“Cheap Fish” by Addison Reilly

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I’m not really above it
like I like to think that I am –
I don’t ever put change in the
Salvation Army
buckets outside grocery stores,
Santa hats notwithstanding;
I’ll shoot a wasp
out of the air with a thick rope
of pesticide
for sport;
And I love the feeling of your
failure
because it makes me feel better.
But I’ve taken a moral stance
concerning the frogs.

You might never have seen the frogs.
I don’t see them in suburbs or the city
as much as I saw them in my hometown and all the little podunk cities
nearby.
But you’ve seen the cups of
solitary beta fish
at pet stores (cohabitation not advised)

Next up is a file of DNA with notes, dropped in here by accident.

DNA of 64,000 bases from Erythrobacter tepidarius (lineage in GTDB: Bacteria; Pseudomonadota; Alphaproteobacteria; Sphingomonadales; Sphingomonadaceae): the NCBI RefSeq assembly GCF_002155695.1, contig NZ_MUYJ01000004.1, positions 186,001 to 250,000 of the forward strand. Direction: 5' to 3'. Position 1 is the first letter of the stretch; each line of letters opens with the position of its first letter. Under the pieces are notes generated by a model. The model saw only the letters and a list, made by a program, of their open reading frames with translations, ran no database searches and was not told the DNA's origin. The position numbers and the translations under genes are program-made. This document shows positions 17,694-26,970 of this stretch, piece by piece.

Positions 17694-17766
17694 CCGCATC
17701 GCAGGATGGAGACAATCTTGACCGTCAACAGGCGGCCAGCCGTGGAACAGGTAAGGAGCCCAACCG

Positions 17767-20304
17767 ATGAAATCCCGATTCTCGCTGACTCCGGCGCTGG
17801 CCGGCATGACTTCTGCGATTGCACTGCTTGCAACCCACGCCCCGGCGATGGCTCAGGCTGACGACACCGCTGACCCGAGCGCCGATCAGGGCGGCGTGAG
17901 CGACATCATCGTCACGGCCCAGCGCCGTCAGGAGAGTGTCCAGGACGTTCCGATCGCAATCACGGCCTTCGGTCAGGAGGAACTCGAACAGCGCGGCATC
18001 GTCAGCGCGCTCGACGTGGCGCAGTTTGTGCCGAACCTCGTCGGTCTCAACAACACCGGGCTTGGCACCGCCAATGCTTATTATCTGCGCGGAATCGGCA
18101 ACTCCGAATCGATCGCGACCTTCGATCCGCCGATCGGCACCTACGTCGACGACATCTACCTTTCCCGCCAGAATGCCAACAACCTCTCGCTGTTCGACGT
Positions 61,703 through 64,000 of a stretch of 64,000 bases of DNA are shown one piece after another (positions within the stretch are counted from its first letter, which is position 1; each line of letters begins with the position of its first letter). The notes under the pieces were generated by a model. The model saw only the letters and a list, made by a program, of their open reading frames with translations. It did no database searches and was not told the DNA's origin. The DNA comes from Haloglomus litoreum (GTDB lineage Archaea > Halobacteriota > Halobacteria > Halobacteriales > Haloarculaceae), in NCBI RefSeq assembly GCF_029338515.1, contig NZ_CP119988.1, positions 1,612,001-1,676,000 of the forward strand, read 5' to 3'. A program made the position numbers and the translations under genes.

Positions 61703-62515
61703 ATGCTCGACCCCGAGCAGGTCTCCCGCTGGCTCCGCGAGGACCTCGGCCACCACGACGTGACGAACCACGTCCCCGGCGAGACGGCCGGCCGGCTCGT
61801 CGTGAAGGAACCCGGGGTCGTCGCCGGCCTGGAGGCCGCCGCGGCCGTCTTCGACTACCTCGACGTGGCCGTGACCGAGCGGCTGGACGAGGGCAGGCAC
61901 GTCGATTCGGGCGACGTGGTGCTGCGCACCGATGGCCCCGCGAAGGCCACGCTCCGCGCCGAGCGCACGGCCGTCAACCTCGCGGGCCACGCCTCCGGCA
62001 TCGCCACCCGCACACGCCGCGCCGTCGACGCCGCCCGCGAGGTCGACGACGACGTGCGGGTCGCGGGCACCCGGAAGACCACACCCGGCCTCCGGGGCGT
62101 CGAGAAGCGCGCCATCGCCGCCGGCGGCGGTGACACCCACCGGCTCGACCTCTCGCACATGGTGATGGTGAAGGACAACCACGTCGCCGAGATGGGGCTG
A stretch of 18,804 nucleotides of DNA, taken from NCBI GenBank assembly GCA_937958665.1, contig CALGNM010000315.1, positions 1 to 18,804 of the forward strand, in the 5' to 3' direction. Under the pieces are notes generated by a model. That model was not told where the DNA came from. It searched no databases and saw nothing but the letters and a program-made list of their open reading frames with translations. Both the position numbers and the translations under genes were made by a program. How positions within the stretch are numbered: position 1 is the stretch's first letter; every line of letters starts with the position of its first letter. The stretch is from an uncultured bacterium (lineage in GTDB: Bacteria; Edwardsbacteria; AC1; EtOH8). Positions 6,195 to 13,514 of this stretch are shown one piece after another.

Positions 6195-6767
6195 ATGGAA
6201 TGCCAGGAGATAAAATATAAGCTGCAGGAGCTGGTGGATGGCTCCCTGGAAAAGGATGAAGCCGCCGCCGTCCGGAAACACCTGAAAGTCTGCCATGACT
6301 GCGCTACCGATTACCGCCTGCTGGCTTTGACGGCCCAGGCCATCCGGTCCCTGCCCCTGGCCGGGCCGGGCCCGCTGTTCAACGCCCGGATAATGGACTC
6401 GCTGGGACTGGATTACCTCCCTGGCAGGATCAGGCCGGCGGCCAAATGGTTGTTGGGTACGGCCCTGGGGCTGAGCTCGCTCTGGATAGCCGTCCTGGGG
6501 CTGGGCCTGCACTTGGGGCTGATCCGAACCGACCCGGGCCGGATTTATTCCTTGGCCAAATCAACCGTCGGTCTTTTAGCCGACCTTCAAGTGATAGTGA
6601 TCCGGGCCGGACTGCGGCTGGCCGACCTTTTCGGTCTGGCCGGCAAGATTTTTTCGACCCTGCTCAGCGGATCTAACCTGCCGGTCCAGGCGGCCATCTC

and it’s the same idea.
They’re generally translucent,
long-fingered, webbed,
staring dumbly
in a plastic container with
nothing else
in it.
Totally still.
Until some jackass kid shakes the
plastic to-go universe they inhabit.
They scurry, nowhere to go
and then
eventually
settle back down.
Still.
Always.

Walmart.
$3.99.
Buy two get one free.

When I was a kid, I thought about
how boring that must be:
stuck in that see-through world.
How many frogs lived their
whole lives
there? Never finding an algae-frosted
home aquarium
replete with suckerfish and African cichlids
(the cheap fish).
But now that I’m older,
I don’t think that way.

I think about the horror.
Do frogs have that existential
terror of loneliness?
Of insignificance?
Of suffering so deep that
you can only detach and float away?
Ambivalent.
Amphibious.

I am afraid of the frogs.

 

Addison Reilly is a writer and ghostwriter based in Dallas. She received her Bachelor’s in Religious Studies from Southern Methodist University. Her writing has appeared in Black Horse Review and under various pseudonyms.

 

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